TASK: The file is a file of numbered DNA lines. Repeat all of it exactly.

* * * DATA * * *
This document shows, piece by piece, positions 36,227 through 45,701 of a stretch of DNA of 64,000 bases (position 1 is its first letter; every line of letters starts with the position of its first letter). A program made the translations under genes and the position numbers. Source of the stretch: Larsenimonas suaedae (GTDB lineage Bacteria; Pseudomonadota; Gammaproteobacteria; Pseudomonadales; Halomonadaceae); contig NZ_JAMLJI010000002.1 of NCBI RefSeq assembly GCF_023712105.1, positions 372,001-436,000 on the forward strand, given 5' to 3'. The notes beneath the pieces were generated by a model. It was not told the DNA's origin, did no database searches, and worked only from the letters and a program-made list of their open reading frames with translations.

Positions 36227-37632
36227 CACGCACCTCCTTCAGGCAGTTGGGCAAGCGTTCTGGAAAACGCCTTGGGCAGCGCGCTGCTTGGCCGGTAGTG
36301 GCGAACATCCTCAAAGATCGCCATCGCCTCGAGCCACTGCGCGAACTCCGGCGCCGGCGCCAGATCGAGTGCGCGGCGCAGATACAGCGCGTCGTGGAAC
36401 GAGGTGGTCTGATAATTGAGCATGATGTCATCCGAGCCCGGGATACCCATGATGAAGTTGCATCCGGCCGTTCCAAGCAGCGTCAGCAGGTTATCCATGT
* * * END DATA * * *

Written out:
This document shows, piece by piece, positions 36,227 through 45,701 of a stretch of DNA of 64,000 bases (position 1 is its first letter; every line of letters starts with the position of its first letter). A program made the translations under genes and the position numbers. Source of the stretch: Larsenimonas suaedae (GTDB lineage Bacteria; Pseudomonadota; Gammaproteobacteria; Pseudomonadales; Halomonadaceae); contig NZ_JAMLJI010000002.1 of NCBI RefSeq assembly GCF_023712105.1, positions 372,001-436,000 on the forward strand, given 5' to 3'. The notes beneath the pieces were generated by a model. It was not told the DNA's origin, did no database searches, and worked only from the letters and a program-made list of their open reading frames with translations.

Positions 36227-37632
36227 CACGCACCTCCTTCAGGCAGTTGGGCAAGCGTTCTGGAAAACGCCTTGGGCAGCGCGCTGCTTGGCCGGTAGTG
36301 GCGAACATCCTCAAAGATCGCCATCGCCTCGAGCCACTGCGCGAACTCCGGCGCCGGCGCCAGATCGAGTGCGCGGCGCAGATACAGCGCGTCGTGGAAC
36401 GAGGTGGTCTGATAATTGAGCATGATGTCATCCGAGCCCGGGATACCCATGATGAAGTTGCATCCGGCCGTTCCAAGCAGCGTCAGCAGGTTATCCATGT